Book Review: ‘‘Battle of ideas in Pakistan” by Sibte Hasan
Posted October 18, 2011on:
Recently, I was introduced to the concepts of Renaissance, Reformation and Enlightenment in my Political Science class. In that context, I was moved to read this book which is a treatise on secular ideas and their validity. I, in no way, identify myself as a Marxist or socialist and this work by Sibte Hasan is, in my opinion, not inspired by his ideological affiliation with a Marxist group.
Sibte Hassan is known as one of the most renowned Communist writers in the subcontinent. He was a graduate of Muslim University Aligarh. He wrote extensively on matters of politics and ideology. He worked as an author and editor for numerous magazines and journals. He was affiliated with Communist Party of Pakistan (that was later banned by Ayub Khan’s regime) and Progressive Writers Association. Sibte Hasan was attached to the political philosophy of scientific socialism. His best known work is ‘‘Moosa Se Marx Tak’’ which has been considered as the best Marxist work in Urdu.
Sibte Hasan started writing polemical articles in a major English daily in support of secularism and rationalism. This enraged many elements in the right-wing Urdu press. Sibte Hassan’s ideas were lampooned by the orthodox writers. However, this debate inspired Sibte Hasan to compile a book in the form of a treatise. This book was titled as ‘‘The Battle of Ideas in Pakistan’’ and it is divided into nine chapters, each exploring one specific area. The writer has systematically falsified the ‘‘ridiculous’’ claims made by some Islamists against secular and liberal ideas in the very first chapter. The next three chapters deal with development of secular thought in the ancient societies which were dominated by monarchs who often propagated their divine right to rule. The author effectively exposes the resemblance between the religious obscurants of the past and the forces of orthodoxy that are prevalent in our society in twenty-first century. The author also reflects upon the relationship between state and religion in ancient world. Medieval monarchs, in order to keep themselves in power, propagated the ‘‘divinity of rule’’ and ‘‘nobility of birth’’ doctrines. Writer, then, takes on the task of explaining the evolution of modern secular governments in the East vis-à-vis Western Imperialism. While explaining the history of secularism in Turkey, writer effectively relates it to the situation in Pakistan particularly after the so-called Islamic regime of General Zia-ul-Haq. The writer exposes the battle between traditional revivalists and progressives in modern Islamic Republic of Pakistan. The author also points to the relevance of struggle of Kemal Ataturk against imperialism and Pan-Islamism to modern day Pakistan. The writer also foresees that the victory of progressive ideas in modern day Pakistan is inevitable. A major bulk of the book deals with the unfolding of secular ideas in Indian subcontinent especially with reference to secular credentials of the Mughal empire. The writer throws light on the services of modernist writers and reformers in the subcontinent in the British era. The western political philosophy came to India with the advent of East India Company and it had a profound impact on minds of Muslims and Hindu intellectuals. Here is where the battle between traditionalist and modernist Muslims took a new turn. Author presents a case that the idea of Pakistan was secular in its nature. It was instituted to protect the rights of minorities in India particularly the Muslims. Writer portrays that Jinnah was a secularist and he wanted a truly democratic, liberal and secular Pakistan based on socialist ideals of Islam. A whole chapter is dedicated to ‘‘expose the conspiracy that Allama Iqbal was a revivalist’’. The writer explains how Mullahs have conveniently adopted a selective approach to Iqbal’s ideas to justify their orthodoxy. These same Mullahs who use Iqbal’s stanzas in their sermons used to label him an infidel and an apostate during his lifetime. Writer’s explanation in this regard seems impeccable when he maintains that we need to differentiate between Iqbal’s metaphysical emotional approach and his political rational approach.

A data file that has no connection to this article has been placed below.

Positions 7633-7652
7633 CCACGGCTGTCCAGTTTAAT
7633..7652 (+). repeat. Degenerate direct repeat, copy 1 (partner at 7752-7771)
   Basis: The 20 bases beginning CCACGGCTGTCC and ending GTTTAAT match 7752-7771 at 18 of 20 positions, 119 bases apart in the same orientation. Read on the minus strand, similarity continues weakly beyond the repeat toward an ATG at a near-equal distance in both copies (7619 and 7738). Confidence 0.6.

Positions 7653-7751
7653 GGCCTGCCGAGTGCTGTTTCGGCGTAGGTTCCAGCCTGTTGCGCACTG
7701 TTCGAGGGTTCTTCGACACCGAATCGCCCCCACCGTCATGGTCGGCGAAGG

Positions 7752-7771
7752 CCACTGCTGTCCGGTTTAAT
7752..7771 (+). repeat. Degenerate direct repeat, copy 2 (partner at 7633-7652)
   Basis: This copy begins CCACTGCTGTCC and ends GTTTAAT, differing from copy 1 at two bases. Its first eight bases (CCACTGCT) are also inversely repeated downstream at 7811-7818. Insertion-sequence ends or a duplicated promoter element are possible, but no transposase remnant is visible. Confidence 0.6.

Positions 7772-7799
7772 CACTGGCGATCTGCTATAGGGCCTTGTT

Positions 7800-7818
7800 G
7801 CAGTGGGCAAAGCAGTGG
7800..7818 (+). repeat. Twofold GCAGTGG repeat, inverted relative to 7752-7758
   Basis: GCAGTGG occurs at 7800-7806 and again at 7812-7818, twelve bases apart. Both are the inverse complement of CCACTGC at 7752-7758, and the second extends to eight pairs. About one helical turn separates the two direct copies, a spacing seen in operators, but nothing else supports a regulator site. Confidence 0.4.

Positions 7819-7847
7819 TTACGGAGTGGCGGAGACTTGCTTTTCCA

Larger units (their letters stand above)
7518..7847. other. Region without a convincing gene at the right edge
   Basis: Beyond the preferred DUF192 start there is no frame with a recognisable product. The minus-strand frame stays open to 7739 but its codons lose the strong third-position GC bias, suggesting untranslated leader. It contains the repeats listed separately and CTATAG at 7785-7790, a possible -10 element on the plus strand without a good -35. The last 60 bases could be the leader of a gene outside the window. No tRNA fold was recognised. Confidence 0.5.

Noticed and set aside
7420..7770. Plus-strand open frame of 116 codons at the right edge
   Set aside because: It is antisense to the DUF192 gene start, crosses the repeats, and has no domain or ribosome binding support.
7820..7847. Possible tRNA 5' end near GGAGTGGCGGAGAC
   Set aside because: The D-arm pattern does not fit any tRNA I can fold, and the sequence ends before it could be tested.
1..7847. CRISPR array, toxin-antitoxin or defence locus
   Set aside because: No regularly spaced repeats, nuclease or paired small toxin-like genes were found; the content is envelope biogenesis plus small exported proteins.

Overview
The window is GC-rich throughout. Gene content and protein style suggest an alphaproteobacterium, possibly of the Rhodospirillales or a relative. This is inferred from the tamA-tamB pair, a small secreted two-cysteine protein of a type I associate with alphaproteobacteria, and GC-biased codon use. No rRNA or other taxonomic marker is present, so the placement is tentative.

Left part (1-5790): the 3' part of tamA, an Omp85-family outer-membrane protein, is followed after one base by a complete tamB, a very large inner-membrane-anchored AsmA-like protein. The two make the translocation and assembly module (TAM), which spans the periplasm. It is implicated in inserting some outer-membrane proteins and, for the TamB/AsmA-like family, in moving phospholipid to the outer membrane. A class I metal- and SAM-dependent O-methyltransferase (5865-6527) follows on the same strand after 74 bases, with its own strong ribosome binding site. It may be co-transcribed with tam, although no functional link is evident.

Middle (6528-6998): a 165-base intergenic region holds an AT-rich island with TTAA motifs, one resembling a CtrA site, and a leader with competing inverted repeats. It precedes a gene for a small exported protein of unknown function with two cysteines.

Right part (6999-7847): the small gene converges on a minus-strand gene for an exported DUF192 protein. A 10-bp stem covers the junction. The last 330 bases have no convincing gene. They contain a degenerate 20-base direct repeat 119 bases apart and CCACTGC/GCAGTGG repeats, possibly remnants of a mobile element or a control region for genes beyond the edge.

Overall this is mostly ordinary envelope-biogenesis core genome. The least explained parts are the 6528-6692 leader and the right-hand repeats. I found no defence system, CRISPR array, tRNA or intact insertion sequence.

Overall, Sibte Hassan’s book is no doubt a major contribution to liberal literature in Pakistan. It is a complete package as in it comprehensively covers the historical framework of secular thought and its relevance to Pakistan of this day. It debunks the false claims made by some apologists of political Islam. It hints upon the true essence of secularism which is antithetical to militant atheism. Writer addresses the challenges to secularism in Pakistan posed by a feudal aristocracy, self-interested civil-military bureaucracy and obscurantist religious organizations. It is an attempt to defend secularism keeping in view the unique circumstances of Pakistan. Writer presents the case that secularism can help Pakistan overcome its political problems and become a more harmonious and stable society.